When LCD Soundsystem announced their reunion just five years after their massive farewell at Madison Square Garden, they were (perhaps rightly) met with some skepticism and anger from fans who had shelled out huge sums of money to see their favorite band play for the “final” time. But once James Murphy and company actually got out there and played, that all seemed to slip away. As Jeff Gonick wrote in our review of their Webster Hall show, “A sound guy walks on stage to check a mic and a low cheer cascades through the crowd. A few minutes later somebody drops a water bottle off by the drums and people celebrate like they’ve got stock in Poland Spring. This isn’t just anticipation, these people have lucked, begged, bought, bargained or in my case convinced an editor to send them to witness a resurrection. To watch one of their favorite bands come back from the dead. And this room is alive with expectations of not just when, but how it’s going to go down.
To a certain degree, bands are defined by expectations. We don’t just expect them to perform the best show we’ve ever seen every night, to produce music often enough to satisfy our insatiable, bordering on unhealthy appetite for media, to entertain us with access to the most intimate moments of their life. We see their best and worst moments replayed and analyzed like the Zapruder film. We spend hours listening to strangers pick them apart on podcasts. We fall headlong into the abyss that is online comments. And we end up creating a narrative in our heads about who they are. Their lives become another TV show to us. And like our favorite shows, we build up our expectations about not only what will, but what should happen next.
So when LCD Soundsystem quit at what some might call the pinnacle of their 10-year career, they George R.R. Martin’d us. They killed themselves off in the second act. And the same way George changed the rules when it came to who was safe and who wasn’t by killing off Ned Stark, LCD changed the rules on us. They let us know that no matter how much we might love their band, our love isn’t the only thing they live for. That LCD isn’t a permanent thing we should always expect to be there. And that if their band is going to exist, it’s going to exist on their terms.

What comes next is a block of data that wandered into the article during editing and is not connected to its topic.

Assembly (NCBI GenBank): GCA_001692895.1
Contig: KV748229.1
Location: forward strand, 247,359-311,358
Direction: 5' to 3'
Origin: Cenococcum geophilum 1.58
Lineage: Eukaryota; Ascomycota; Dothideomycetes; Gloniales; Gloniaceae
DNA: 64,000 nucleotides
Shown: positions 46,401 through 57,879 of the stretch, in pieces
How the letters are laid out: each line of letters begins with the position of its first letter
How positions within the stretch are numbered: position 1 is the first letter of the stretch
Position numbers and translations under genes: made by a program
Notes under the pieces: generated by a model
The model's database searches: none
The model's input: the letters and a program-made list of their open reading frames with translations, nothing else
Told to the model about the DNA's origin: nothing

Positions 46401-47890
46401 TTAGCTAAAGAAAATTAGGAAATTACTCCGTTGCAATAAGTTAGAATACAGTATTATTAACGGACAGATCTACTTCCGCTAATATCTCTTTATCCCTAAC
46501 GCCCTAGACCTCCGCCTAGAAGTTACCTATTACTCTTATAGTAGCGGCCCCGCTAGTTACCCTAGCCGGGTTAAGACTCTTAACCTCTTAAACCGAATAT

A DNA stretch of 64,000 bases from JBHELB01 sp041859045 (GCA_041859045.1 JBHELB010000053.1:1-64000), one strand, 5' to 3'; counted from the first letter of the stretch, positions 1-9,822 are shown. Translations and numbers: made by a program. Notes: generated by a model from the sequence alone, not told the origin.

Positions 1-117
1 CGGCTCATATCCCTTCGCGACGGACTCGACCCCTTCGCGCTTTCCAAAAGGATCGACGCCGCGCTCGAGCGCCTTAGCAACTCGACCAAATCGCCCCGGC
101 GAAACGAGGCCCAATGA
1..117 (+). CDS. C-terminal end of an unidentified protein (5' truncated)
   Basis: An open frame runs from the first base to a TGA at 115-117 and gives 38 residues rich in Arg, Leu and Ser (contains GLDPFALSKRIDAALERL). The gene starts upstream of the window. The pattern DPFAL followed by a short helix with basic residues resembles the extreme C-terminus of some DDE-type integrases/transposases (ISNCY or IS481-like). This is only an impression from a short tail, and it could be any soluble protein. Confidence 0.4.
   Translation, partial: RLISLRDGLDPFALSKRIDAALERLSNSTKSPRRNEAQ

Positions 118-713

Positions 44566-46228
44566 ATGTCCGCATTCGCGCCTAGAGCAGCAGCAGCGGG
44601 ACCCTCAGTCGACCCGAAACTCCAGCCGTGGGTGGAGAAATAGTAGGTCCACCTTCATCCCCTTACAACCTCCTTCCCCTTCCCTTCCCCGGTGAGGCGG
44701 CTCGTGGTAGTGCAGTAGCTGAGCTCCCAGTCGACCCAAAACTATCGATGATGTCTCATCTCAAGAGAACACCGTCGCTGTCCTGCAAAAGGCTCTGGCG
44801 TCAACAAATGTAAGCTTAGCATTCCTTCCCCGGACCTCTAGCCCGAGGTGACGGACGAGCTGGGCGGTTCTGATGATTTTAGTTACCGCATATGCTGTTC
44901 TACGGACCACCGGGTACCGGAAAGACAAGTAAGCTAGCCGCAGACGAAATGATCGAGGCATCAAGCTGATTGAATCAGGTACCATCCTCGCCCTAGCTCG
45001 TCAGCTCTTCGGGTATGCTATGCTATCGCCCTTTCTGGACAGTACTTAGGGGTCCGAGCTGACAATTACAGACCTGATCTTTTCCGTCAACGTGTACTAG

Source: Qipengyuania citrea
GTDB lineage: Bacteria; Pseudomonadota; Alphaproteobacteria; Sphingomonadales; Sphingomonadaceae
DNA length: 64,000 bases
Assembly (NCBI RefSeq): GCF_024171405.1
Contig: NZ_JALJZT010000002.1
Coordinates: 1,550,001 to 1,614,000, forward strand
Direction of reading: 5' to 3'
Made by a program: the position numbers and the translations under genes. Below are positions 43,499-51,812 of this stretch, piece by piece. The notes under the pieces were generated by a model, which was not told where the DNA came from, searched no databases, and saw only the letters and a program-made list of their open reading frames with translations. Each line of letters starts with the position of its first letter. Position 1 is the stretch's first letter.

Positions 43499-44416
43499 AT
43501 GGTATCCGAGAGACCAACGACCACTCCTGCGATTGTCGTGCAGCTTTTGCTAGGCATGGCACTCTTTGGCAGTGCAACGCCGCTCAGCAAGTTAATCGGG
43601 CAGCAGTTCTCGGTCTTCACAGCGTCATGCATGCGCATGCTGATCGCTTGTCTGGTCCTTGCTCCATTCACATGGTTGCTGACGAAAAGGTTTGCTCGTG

Which is why as James Murphy and the rest of the band came out on stage to hand-bruising applause and throat-shredding cheers, as the cymbal smacking beat of Get Innocuous! opened the show, as the air filled with the diluted weed smell of electric drug-pens, I put my notebook away and didn’t try to think of ways to compare this moment to my expectations for it. I didn’t saddle this show with the weight of the ones I missed. Or look at this performance through the lens of all the years I wish they’d been playing. I didn’t try and understand last night in the context of when they left. Or try to create some narrative that connects leaving to coming back. I didn’t even try to force-fit the whole experience into some larger point about their legacy.
I tried, hard as it sometimes is in a world where we’re all supposed to share our opinions about everything, to just have fun. To embrace the crushed toes and spilled beer and accidental elbows during “Daft Punk is Playing at my House”. To laugh about how real “Losing My Edge” suddenly feels with the thirty-something record-head beside me. To jump up and down like an extra in a House of Pain video during “Dance Yrself Clean”. To enjoy how loud and drunk and crowded and sweaty and messy and imperfect the whole thing was.
I tried to let the music do what it’s supposed to do. Not spark twitter feuds, inspire podcast speculations or create fodder for overly wordy think-pieces, but make us feel something that’s bigger than what a song means. I tried to listen to James Murphy when he said during one of the few catch-your-breath breaks to not worry about filming every second of every song, but to “Just be here.”
I tried do something maybe we should all do this time around. Throw out our expectations and enjoy the moment while it lasts, no matter how long it lasts.”